Task 3: Fast Food Research & Comparison in Italy and the U.S.
Task 3: Fast Food Research
In this phase, students begin deeper and more detailed research into the iterations of culture through fast food, helping them to understand the proposed driving question or begin to formulate a driving question of their own. This project is designed with immense flexibility such that the class can work on a project that answers a single driving question with various public products addressing that question or they can have different driving questions with different products. I have done both in the past and it depends on the goals of the teachers, students as well as the class size that should determine which path is taken and how the project(s) is designed.
1. Since our partner high school is in Arezzo, located in Tuscany, students will research what fast food chains are in Italy and then focus on one region (Tuscany) to see what’s available in three cities in Tuscany: Florence, Siena, and Arezzo.
2. Students will then focus on the US, then the state of Oklahoma and then Norman, OK (where the university is located), and then the campus. They will make a chart and find out what fast food chains are ‘sponsored’ by the university or investigate what types of deals universities make with food chains/coffee chains if they wish. For example, they might begin to questions such as why there are so many Starbucks chains on university campuses and not any other chain or local chains? But here the point is to foster awareness of campus and capitalist politics to help them understand campus and American universities as businesses whose product they sell is higher education.
3. Ss will compare two fast food chains (likely McDonald’s, but not exclusively) in the US and in Italy with respect to the following:
a. the menu McD’s offerings in the US v. the menu offerings in Italy;
b. the differences in design of the actual restaurant;
c. logo design (is it different or similar? why do you think that might be? what does that say about the cultures?);
d. whether or not there are drive-thrus in Italy; (there aren’t, thus this can foster a dialogue of population density and seeing how small Italy is in comparison the US— this is a neat tool to contextualize how big or small a country or state is: http://overlapmaps.com/ Italy is smaller than California!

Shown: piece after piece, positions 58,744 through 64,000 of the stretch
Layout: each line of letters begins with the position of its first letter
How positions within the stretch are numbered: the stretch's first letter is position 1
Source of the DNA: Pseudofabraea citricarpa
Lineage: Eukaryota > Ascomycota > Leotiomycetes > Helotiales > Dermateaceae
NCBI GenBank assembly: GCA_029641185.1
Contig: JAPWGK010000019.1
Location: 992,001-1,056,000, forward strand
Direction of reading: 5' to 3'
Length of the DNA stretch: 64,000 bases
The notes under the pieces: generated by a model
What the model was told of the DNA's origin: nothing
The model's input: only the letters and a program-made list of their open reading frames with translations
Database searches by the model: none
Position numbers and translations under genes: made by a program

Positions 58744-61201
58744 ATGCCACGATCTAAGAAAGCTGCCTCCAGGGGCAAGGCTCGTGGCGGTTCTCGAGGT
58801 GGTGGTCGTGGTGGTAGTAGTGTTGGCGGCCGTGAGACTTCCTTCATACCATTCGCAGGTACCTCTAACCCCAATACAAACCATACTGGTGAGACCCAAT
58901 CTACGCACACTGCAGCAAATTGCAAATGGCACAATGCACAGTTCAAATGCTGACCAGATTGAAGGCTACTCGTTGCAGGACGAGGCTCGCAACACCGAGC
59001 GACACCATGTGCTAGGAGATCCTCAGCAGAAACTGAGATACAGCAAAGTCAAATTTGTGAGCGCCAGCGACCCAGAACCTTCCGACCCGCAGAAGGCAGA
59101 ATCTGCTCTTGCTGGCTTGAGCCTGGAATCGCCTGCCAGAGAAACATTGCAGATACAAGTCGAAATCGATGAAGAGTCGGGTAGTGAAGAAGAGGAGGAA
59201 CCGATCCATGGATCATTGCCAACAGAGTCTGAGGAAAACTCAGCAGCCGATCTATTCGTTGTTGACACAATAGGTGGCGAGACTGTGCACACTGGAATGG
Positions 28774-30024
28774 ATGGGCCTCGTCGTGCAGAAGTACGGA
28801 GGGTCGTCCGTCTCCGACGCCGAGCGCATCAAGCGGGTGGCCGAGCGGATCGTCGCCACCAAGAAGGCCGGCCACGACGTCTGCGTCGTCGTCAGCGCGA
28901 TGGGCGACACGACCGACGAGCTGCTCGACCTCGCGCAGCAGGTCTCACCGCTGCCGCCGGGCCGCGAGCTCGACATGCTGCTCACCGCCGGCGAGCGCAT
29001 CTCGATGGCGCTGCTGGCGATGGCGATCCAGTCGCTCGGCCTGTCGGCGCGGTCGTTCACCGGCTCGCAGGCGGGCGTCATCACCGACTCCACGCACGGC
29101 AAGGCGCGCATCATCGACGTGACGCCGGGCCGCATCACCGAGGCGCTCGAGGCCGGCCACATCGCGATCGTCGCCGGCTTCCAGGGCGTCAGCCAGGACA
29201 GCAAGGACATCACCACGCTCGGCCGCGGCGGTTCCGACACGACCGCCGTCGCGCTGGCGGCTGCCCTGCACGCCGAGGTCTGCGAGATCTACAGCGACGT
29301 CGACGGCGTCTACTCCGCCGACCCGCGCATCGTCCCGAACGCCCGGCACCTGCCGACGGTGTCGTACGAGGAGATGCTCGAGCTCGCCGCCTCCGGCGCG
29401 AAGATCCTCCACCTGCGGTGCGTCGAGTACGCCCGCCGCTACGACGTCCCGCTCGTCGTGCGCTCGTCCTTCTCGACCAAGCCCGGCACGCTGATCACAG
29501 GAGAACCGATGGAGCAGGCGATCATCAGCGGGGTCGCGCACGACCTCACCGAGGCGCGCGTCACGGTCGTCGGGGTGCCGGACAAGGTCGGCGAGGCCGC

e. the actual presentation of the food (packaging, boxes, happy meal toys, etc).
So, teachers can work with students to form questions that they will then answer together or the teachers can prepare a worksheet detailing these questions for them and send on their digital treasure hunt and have them report back or even make it into a game where whoever gets the information first for each set of questions wins something (an Italian cookie perhaps? Some type of junk food!?)
Student can initially search the US McD’s website and the Italian McD’s website and glean differences/similarities there and then try to see if they can find other websites with information and photos that can help add additional information. This website is very helpful for students to see McD’s growth or decrease in Italy by region for the past 11 years: http://www.statista.com/statistics/208917/revenue-of-the-mcdonalds-corporation-since-2005/. Interculturality is examined in particular in these activities because corporation marketing can provide a lot of insight into the local/national culture since it’s catered to particular demographics. This task can also be an oral activity using a variety of adjectives for descriptors as well as comparatives and superlatives depending on the level/course/class.
f. Examples of hypothesizing questions students can come up with before, during and after their research and then respond to are:
i. Why is the US logo yellow and the Italian McD’s logo x color?”
ii. What are the differences between the US menu and the Italian menu?”
iii. How much do comparable meals cost? (Ss put together a potential meal they would order and perform a currency conversion with a website such as xe.com). If there are difference in prices for similar or same items, they may also question why that is.
iv. How come Italian McD’s don't have drive-thrus?
Asking these sorts of questions (or fostering student engagement to ask these types of questions) is especially important because teachers should have students recognize how dynamic culture is and how cultures borrow from one another all the time and increasingly so in a globalized world. So what is/was considered uniquely American (e.g. McDonald’s) has now been Italianized or reinvented for Italian culture. Thus, the teacher here can have a short lecture or scaffolded, interactive lecture or discussion on how culture is blurry, dynamic, constantly evolving, not static, iterative, just as language is.